Politics & Policy

The Government Party

New Jersey public employee union members rally in Trenton, June 20, 2011.
The Democratic party is no longer the defender of “the little guy.”

The Democratic party portrays itself as the defender of the little guy, righteously battling corporate America and other powerful villains. Its appeals used to have a wide resonance, even among some members of my own family. But underneath the rhetoric and media spin, the Democratic party has emerged today as a vociferous protector of three entrenched and powerful groups — Big Business, Big Government (specifically, public-employee unions), and the radical Left — that pursue their own narrow interests at the expense of everyday Americans.

#ad#In fact, the name “Democratic” is no longer accurate; the party is now better described as the Government party. Increasingly uninterested in its own stated ideals, the party has as its main function using the government to perpetuate and expand its own power and that of its three dominant backers. This effort, in large part, is funded by mandatory public-employee-union dues — taxpayer money that is taken from union members’ paychecks and given to the unions, which use these huge sums to support the election of more members of the Government party.


In view of its theatrical denunciations of Wall Street and greedy corporations, it may be hard to believe that the Government party is the party of Big Business. Yet under various guises — “stimulus,” “green initiatives,” and “bailouts,” to name a few — the Obama administration and its allies in Congress have poured tens of billions of dollars into corporate America’s coffers. A congressional report even found that billions of dollars in green-energy stimulus funds were given to foreign firms. While Democrats used to denounce this sort of thing as corporate welfare, such payments are now a natural result of the party’s belief that the economy needs to be “managed” by government experts.

Aside from receiving direct government subsidies and loan guarantees, corporations are among the biggest beneficiaries of the Government party’s intrusive mandates and regulations. For example, President Obama advertised Obamacare as a blow against big health insurers, but those very companies will reap tens of billions of dollars a year once the Obamacare mandate forces millions of reluctant Americans to buy their policies. Indeed, throughout the health-care industry, Obamacare will benefit the biggest companies at the expense of smaller competitors.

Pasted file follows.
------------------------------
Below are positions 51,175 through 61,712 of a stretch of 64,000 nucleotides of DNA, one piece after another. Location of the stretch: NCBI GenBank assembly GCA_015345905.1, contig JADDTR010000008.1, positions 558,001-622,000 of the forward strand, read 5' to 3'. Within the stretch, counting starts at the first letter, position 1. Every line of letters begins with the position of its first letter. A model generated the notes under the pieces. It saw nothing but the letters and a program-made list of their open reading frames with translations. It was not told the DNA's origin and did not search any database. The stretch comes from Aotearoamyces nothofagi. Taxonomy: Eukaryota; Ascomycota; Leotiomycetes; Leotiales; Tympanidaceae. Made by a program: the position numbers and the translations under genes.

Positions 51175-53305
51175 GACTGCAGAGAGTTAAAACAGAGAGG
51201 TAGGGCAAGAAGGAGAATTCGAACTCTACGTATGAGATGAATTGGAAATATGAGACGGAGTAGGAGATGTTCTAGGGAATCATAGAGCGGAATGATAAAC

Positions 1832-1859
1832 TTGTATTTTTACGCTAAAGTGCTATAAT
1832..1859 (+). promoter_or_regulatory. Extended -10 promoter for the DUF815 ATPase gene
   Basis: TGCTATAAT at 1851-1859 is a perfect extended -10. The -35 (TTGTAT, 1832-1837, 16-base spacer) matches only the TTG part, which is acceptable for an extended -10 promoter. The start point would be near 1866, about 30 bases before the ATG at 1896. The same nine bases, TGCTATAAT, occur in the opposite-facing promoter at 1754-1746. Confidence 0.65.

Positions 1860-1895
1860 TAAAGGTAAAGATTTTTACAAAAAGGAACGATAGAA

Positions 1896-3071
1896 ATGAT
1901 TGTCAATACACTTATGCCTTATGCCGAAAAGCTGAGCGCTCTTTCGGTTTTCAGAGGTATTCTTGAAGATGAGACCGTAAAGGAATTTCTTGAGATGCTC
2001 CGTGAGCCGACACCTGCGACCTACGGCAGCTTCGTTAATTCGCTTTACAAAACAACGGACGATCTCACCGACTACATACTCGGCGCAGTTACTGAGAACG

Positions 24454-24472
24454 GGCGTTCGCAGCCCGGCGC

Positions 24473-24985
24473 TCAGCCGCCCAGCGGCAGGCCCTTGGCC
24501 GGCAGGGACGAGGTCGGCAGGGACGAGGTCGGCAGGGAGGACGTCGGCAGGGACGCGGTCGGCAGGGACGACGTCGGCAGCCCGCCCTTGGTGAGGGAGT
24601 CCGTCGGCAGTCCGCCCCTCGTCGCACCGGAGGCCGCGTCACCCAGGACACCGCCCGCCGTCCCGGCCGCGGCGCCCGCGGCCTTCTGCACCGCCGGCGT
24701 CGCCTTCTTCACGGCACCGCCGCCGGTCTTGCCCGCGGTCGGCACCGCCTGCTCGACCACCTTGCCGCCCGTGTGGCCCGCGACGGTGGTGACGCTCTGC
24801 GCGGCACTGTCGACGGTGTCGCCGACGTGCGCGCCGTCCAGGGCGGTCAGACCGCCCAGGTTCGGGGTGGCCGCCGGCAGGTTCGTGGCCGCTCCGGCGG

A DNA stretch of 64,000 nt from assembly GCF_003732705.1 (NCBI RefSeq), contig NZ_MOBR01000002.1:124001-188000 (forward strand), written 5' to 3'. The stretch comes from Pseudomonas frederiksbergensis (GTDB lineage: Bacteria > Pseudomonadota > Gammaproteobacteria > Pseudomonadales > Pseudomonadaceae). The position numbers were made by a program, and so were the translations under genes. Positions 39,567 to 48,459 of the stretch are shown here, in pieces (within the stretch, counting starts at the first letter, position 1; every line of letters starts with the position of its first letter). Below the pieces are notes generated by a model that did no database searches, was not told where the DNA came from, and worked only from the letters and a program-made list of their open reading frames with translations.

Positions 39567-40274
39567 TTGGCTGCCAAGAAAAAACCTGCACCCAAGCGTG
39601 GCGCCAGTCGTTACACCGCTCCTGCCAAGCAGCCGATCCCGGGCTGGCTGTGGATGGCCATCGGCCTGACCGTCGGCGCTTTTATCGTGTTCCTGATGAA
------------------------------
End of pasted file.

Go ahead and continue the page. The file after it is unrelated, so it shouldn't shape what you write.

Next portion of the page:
That’s a common effect of Government-party regulations; with their giant bank accounts and armies of lobbyists, corporations can influence legislation to achieve that outcome. Not every big business wants to play this game, but they all know how easily the government can craft regulations to hurt defiant companies. In other words, if a business is not at the government’s table, it’ll be on the menu.

Public-employee unions are another major beneficiary of the Government party. As the private economy limps along, unionized public employees have emerged as a gilded class that reaps health-care benefits, job security, and pensions at levels rarely found among the struggling private-sector workers who pay their salaries. Dependent on the unions’ political donations and electioneering, the Government party bitterly resists efforts to scale back union members’ lavish perks, even as these enormous expenses ravage state budgets and force spending cuts in other programs. In Wisconsin, Government-party legislators launched a scorched-earth policy against proposed reforms, fleeing the state en masse in a failed effort to block the legislation. Government-party adherents, including President Obama himself, also denounce right-to-work laws, which simply afford employees the choice of whether or not to join a union and contribute dues.

The radical Left is the final component of the Government party’s trinity. Green groups and other left-wing organizations, largely led by rich elites in big cities, back the party in exchange for its support for their agenda and its funneling of taxpayer money to them. In California, these elites exploit the system to protect and augment their own wealth, which allows them to survive the economic damage their policies do to the state. This damage, conveniently, ensures that there will be a permanent group of menial laborers to serve them. And the government’s high-speed-rail scheme will mean that the elites can be served by members of this government-created underclass without having to live in proximity to them.